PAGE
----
(Parulekar SV. Professor and Head, Department of Obstetrics and Gynecology, Seth G S Medical College & K E M Hospital, Mumbai, India.)
An anterior colporrhaphy is conventionally done by the vaginal route, as it is convenient and more effective than when done by an abdominal route. But if the patient requires and abdominal hysterectomy for any reason, the anterior colporrhaphy can be done abdominally too. The old technique of excision of a triangular portion of the anterior vagina and closure of the defect is now replaced by a site specific repair, as it is more scientific, more effective, and associated with no disturbance of urinary function as compared to the older technique. One such case is presented here.
A cystocele usually begins where the pubovesicocervical fascia between the urinary bladder and vagina tears at its attachment to the uterosacral-cardinal ligament complex (central transverse type) or white line (lateral type). A cystocele is best repaired vaginally. However if the patient needs an abdominal hysterectomy, an abdominal hysterectomy can be done after the hysterectomy. The repair involved excision of a triangular portion of the anterior vagina and closure of the defect. With advent of site specific repair of a cystocel, the principles used in vaginal colporrhaphy are followed in abdominal colporrhaphy too. The technique of an abdominal anterior colporrhaphy in a case of a central transverse type of cystocele is presented.
After abdominal hysterectomy, the urinary bladder is dissected off the anterior vagina, up to the lower limit of the cystocele. A teraingular flap of vagina is excised, its base along tha antior cut edge of the vaginal vault, and apex at the lower limit of the cystocele, such that after approximation of the oblique cut edges, the anterior vagina will be re-formed without any redundancy. These edges of the vagina are sutured with sutures of No. 1-0 polyglactin. For an central transverse type of cystocele, the upper edge of the pubovesicocervical fascia (PVCF) is sutured to the uterosacral ligaments, its respective half to the respective side ligament, with interrupted sutures of No. 1-0 polypropylene. The two uterosacral ligaments are approximated in the midline to remove any slack in them and are sutured to the centre of the vault of the vagina, to suspend it and prevent a posthysterectomy vault prolapse. The vault of the vagina is closed with a suture of No. 1-0 polyglactin passed through the anterior and posterior edges.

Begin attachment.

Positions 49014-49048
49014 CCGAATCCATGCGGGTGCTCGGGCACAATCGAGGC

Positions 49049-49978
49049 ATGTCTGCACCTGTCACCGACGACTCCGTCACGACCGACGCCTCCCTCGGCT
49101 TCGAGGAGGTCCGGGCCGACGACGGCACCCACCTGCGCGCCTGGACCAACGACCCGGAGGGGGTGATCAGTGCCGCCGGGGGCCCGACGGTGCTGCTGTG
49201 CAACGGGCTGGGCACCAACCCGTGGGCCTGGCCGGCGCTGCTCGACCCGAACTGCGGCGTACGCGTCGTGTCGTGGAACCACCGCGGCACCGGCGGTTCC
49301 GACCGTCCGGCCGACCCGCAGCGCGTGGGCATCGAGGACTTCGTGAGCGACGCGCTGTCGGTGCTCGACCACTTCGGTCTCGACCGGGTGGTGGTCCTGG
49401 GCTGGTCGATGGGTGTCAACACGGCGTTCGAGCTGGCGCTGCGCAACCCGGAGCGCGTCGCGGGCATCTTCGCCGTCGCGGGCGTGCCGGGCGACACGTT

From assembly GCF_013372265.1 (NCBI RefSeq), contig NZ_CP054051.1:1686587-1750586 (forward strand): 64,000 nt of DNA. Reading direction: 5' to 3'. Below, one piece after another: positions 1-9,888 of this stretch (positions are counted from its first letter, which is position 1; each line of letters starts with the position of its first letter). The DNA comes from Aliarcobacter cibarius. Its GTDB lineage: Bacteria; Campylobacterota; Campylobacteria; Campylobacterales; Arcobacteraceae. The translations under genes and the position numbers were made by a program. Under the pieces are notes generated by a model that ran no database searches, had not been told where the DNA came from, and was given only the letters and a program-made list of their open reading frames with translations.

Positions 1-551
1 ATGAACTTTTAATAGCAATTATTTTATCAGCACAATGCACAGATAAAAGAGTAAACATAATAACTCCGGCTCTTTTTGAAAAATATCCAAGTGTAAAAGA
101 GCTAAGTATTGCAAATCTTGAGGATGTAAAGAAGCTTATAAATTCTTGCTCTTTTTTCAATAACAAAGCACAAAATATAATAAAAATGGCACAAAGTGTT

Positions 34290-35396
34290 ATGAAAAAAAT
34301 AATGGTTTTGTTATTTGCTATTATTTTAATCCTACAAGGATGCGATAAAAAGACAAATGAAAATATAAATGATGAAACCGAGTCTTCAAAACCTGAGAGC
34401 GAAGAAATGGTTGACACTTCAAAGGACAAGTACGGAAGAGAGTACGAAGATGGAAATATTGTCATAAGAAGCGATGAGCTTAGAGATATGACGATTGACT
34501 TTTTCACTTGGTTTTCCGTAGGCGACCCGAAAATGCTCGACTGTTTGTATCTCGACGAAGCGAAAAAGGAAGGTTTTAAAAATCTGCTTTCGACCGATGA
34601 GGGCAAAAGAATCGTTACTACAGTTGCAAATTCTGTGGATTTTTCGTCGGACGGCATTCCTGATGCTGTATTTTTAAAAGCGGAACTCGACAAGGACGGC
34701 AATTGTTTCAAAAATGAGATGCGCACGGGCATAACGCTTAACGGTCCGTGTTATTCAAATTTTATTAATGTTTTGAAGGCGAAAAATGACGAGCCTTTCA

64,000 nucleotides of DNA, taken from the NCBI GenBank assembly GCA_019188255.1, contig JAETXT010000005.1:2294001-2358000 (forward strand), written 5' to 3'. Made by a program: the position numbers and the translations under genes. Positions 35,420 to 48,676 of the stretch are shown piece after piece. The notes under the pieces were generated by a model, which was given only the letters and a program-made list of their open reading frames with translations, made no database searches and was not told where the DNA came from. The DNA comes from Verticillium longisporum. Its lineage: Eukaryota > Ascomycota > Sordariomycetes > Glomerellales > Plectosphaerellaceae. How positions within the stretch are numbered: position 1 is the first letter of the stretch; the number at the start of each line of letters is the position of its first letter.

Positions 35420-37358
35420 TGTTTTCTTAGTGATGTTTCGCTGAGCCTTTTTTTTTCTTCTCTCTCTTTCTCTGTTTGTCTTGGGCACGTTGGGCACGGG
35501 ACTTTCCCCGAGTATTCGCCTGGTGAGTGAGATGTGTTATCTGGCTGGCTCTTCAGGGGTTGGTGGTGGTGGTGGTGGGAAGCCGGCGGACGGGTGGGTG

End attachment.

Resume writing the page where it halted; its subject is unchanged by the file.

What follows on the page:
Figure 1. After an abdominal hysterectomy, the bladder has been dissected downward from the front of the anterior vagina, up to the level of the lower limit of the cystocele. The cut anterior edge of the vault of the vagina is held with Allis' forceps and redundant part of the anterior vagina is being cut.
Figure 2. A triangular portion of the anterior vagina is excised, the apex of the triangle at the lower limit of the cystocele.
Figure 3. lateral edges of the defect in the anterior vagina are approximated with sutures of No. 1-0 polyglactin.
Figure 4. Closure of the anterior vaginal edges is almost complete.
Figure 5. The longitudinal suture line in the anterior vagina is seen.
Figure 6. PVCF between the anterior vagina and the urinary bladder is drawn up.
Figure 7. A suture of No. 2-0 polypolypropylene is passed through PVCF on the left of midline.